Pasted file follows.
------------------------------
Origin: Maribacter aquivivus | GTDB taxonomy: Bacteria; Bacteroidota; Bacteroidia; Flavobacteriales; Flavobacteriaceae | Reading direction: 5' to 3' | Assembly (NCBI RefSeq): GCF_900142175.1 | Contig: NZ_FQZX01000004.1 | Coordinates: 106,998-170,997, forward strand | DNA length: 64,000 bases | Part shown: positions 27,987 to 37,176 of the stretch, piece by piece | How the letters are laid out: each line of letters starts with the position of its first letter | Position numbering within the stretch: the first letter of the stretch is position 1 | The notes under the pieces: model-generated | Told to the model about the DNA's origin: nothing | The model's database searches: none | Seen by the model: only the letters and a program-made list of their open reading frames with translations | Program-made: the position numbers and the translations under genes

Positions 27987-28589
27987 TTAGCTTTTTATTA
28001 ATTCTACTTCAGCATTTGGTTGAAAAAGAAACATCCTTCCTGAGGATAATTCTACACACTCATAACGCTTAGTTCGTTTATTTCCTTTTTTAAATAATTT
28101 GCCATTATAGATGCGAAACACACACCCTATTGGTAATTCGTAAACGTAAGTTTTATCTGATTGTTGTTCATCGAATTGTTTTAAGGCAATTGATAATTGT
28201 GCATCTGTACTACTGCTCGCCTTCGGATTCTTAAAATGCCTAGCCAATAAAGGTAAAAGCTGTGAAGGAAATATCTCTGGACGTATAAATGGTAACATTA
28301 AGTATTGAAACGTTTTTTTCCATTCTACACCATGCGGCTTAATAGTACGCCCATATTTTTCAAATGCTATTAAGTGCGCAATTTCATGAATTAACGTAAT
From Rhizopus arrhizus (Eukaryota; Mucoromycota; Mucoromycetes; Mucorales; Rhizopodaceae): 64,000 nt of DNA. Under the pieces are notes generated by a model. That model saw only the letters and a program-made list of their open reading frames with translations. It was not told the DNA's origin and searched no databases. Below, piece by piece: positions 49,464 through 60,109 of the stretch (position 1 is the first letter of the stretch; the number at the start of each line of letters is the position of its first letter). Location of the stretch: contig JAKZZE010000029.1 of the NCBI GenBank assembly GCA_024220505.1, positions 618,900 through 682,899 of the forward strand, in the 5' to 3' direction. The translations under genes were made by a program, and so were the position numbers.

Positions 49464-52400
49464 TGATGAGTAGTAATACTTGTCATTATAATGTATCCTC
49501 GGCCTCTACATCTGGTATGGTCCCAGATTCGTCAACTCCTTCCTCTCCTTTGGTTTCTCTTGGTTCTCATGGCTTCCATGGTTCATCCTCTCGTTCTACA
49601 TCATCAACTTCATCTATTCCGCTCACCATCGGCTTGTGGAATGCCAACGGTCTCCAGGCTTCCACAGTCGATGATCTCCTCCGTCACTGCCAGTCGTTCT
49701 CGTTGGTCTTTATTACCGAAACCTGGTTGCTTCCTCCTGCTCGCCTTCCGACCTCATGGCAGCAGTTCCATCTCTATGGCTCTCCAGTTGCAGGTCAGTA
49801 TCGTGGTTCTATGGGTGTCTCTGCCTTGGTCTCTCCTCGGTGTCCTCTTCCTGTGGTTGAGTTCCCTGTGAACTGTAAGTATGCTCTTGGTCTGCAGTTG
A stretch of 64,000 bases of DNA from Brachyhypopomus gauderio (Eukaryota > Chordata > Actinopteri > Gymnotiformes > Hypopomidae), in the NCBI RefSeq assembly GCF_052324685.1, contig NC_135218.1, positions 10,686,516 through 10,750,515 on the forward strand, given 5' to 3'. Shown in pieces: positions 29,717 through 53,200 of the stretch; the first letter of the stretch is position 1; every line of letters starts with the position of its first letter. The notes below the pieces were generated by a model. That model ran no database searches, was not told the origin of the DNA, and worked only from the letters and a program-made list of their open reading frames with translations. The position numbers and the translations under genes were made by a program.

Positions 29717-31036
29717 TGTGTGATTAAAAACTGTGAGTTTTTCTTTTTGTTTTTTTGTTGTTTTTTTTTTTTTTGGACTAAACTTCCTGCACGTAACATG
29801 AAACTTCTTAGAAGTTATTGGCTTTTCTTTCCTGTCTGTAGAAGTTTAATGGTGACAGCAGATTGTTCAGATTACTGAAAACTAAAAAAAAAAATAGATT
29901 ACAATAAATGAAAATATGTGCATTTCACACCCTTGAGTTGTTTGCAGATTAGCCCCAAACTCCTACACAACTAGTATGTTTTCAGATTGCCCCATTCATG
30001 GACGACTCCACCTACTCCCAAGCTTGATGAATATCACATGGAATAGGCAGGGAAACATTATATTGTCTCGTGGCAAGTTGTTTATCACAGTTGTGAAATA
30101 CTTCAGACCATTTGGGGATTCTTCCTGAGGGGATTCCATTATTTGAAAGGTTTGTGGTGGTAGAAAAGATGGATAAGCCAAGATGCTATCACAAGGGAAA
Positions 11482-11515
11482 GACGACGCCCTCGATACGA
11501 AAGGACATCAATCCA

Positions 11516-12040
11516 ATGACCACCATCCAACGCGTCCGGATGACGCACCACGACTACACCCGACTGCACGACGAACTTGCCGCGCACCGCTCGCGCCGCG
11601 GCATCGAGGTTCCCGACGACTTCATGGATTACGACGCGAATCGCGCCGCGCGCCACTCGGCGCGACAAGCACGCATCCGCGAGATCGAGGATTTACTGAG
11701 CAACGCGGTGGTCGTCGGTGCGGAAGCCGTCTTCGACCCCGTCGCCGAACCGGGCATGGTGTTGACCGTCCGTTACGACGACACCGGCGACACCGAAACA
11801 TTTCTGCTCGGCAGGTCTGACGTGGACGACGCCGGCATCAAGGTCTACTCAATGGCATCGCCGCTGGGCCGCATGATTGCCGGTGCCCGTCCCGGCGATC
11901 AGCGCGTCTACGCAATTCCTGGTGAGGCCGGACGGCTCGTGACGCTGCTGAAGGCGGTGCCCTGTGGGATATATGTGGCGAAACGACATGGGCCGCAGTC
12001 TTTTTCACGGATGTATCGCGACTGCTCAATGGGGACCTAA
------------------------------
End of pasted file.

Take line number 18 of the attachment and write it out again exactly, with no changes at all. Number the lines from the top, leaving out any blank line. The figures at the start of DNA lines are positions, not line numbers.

29801 AAACTTCTTAGAAGTTATTGGCTTTTCTTTCCTGTCTGTAGAAGTTTAATGGTGACAGCAGATTGTTCAGATTACTGAAAACTAAAAAAAAAAATAGATT